Wednesday, 31 October 2012

Energy Systems. What's happening to those macro nutrients when I run, bike or swim?

We have seen from the post "Nutrition 101" that our bodies are programmed to store fat and as a consequence of that we will burn carbohydrate before fat if both are available. Since carbs yield less than half the energy of fats, the question is "how can I access those fats for burning which will yield more energy and make me look in better shape?"
Since this is primarily a running blog lets take running as the example here but the story is the same for cycling, swimming and any other endurance activity.

The muscle cells store a small amount of glucose as does the liver. As we sit in work, lay in bed or watch TV our bodies use these glucose molecules for energy production, the energy is required to keep us ticking over (think of a car with the engine turned on and it's sitting still). This energy equates to our basal metabolic rate (the amount of fuel you will need to put in the car to keep the engine ticking over), as we get up from our desk, climb out of bed or get up off the sofa these muscle glucose stores will be burned up very quickly. The daily activities we do all require energy (remember the car, now you are beginning to press the accelerator) and this energy added to the basal metabolic energy equates to our metabolic rate (or metabolism). If you have eaten any carbohydrates you will be replenishing these stores all the time until you begin to run!!!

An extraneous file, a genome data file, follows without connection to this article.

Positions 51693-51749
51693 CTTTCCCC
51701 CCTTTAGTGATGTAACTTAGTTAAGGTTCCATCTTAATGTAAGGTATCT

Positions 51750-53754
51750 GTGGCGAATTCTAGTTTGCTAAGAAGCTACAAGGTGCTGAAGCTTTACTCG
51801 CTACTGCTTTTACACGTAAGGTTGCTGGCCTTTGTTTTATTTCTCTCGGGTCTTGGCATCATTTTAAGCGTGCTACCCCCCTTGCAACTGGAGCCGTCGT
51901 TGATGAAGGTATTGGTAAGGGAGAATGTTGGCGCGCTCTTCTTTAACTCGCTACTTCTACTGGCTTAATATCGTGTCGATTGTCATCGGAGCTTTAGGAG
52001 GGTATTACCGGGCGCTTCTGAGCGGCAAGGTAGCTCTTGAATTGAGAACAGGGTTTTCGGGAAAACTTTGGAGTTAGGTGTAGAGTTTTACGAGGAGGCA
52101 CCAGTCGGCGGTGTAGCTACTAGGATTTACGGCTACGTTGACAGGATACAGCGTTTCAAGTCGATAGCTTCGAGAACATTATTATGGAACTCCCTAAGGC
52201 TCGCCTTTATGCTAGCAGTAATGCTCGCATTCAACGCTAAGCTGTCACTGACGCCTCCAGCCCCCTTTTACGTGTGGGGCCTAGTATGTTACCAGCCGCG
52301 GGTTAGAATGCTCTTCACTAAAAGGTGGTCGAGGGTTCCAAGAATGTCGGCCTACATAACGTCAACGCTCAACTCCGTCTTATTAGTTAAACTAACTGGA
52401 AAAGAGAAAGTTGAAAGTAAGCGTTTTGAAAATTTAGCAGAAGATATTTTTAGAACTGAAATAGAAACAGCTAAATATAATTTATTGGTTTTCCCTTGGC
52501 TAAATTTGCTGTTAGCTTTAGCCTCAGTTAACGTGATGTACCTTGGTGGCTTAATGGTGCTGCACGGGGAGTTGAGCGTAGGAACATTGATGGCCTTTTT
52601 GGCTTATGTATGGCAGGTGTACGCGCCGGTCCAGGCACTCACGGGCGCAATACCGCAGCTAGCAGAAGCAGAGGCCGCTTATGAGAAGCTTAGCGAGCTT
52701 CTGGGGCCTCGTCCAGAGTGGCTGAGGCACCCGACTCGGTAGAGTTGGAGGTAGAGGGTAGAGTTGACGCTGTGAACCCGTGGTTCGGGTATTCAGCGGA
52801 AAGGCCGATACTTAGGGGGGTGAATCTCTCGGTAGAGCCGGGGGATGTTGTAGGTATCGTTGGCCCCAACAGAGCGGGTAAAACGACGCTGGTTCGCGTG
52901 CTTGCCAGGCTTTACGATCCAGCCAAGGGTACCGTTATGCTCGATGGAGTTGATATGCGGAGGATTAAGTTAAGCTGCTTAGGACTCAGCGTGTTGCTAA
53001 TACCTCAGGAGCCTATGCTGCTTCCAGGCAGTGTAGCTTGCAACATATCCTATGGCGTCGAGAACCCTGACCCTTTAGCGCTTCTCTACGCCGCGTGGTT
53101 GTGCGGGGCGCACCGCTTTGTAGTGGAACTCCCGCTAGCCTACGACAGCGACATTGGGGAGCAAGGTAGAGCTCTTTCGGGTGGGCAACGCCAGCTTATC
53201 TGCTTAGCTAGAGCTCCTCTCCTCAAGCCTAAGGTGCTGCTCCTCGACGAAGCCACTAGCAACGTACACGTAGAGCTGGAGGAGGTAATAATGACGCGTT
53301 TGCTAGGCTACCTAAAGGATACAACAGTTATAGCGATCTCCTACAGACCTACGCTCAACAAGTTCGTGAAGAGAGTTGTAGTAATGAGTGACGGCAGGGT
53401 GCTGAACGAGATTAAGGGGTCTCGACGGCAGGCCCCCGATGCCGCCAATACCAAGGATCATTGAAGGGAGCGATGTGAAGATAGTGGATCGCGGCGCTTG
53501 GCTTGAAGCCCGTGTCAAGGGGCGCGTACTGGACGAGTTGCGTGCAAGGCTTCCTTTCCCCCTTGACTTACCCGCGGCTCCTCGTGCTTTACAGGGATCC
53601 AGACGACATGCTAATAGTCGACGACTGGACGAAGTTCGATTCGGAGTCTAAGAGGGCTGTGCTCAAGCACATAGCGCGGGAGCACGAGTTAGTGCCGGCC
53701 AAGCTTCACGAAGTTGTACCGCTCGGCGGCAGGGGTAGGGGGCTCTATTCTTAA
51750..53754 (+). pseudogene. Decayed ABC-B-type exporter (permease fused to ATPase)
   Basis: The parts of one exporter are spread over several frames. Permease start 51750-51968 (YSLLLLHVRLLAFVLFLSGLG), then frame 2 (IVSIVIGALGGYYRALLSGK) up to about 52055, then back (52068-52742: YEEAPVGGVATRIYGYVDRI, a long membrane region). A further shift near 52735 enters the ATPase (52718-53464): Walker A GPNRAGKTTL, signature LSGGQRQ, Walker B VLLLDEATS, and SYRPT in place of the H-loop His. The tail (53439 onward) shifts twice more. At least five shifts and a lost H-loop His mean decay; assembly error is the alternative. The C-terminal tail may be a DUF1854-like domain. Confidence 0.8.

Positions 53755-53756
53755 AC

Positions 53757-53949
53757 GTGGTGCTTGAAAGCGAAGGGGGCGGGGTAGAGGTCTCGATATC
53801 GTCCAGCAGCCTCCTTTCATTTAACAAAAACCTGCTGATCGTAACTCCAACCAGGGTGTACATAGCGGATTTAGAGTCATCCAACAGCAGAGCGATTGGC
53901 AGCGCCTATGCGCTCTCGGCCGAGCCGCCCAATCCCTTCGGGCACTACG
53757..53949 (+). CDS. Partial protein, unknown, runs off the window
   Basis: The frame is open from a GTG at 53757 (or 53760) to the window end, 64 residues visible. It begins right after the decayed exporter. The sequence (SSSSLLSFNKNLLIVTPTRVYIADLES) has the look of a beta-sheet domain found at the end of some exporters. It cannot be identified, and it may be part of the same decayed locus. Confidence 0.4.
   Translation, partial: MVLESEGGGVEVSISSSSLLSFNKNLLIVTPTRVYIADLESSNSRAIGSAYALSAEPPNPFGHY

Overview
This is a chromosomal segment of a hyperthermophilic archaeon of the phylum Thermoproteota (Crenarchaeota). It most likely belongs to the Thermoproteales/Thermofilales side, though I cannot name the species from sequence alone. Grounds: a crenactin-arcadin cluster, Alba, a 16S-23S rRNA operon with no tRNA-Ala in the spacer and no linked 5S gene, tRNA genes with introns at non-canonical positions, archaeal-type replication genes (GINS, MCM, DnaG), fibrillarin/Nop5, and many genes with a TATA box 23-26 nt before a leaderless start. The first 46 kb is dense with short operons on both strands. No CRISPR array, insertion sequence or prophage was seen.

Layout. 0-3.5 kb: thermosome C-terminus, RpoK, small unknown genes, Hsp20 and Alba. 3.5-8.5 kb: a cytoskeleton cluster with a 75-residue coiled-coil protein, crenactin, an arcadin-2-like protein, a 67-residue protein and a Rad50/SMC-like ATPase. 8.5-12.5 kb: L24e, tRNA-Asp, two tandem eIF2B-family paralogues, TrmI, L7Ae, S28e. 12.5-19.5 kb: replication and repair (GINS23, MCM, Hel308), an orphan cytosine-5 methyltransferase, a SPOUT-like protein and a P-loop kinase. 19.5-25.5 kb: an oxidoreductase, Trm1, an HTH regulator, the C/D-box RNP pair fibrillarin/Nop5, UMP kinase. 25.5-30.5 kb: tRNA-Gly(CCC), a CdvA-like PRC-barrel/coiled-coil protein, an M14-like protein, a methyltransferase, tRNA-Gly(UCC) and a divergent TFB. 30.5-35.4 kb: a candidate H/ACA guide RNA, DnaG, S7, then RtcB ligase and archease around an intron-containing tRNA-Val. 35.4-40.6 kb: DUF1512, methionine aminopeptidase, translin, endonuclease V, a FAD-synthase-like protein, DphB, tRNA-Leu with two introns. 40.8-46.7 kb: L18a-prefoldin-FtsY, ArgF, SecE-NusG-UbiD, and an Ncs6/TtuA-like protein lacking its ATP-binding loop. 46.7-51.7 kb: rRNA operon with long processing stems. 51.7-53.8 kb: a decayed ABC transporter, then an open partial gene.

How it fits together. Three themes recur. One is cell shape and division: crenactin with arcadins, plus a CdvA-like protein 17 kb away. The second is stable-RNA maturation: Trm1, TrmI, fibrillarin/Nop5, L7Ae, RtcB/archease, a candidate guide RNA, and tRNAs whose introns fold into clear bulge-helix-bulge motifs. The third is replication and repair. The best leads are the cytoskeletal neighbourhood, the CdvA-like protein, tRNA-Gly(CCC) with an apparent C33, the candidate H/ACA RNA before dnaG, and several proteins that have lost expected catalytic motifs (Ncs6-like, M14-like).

So you start running and you feel good for about 10-15mins because you have a lot of easy access glucose to burn. The part of the cell that converts glucose and oxygen into energy is called the mitochondria (think power station) and the trucks carrying the fuel to the power station are full of newspaper, fast burning low yield energy. Then from 15-20mins you feel like crap because your fuel stores are running low and your energy plummets. But then at about 20-22mins (you put some big wood logs on the fire) you start to burn the fats. Now your energy will increase and you will begin to feel good again. This energy surge will now depend on the amount of power stations you have active in your muscles.
If you increase the number of workouts and/or the duration, your muscle cells will build more (mitochondria) power stations and you will (like the Duracell Bunny) go for longer.

If you are new to running you need to understand that this will take some time and most importantly regular running however short the distance. If you are a runner but have taken some time off, the power stations are shut down if they are not used that's why you can no longer run as fast as before or for the same distance. It will take 2 -3 weeks of regular running to get your power stations reopened and fully functional.

If you keep your metabolism quite low by doing very little exercise the carbohydrates you eat will always prevent your fat stores from being used as fuel. This will give you low energy and you will feel tired and cold (newspaper burning does not give off heat for very long) most days. Some of the  carbs that are not burnt will be linked with fatty acids and stored as fats (no need for water). So yes carbs can and will be stored as fats. Excess carbs that have not be burnt or stored as fats are excreted (calories down the toilet). Another reason why calorie counting is an arbitrary weight loss plan.

The next entry I will discuss, how running can be used to lose weight and how you go about maintaining weight loss!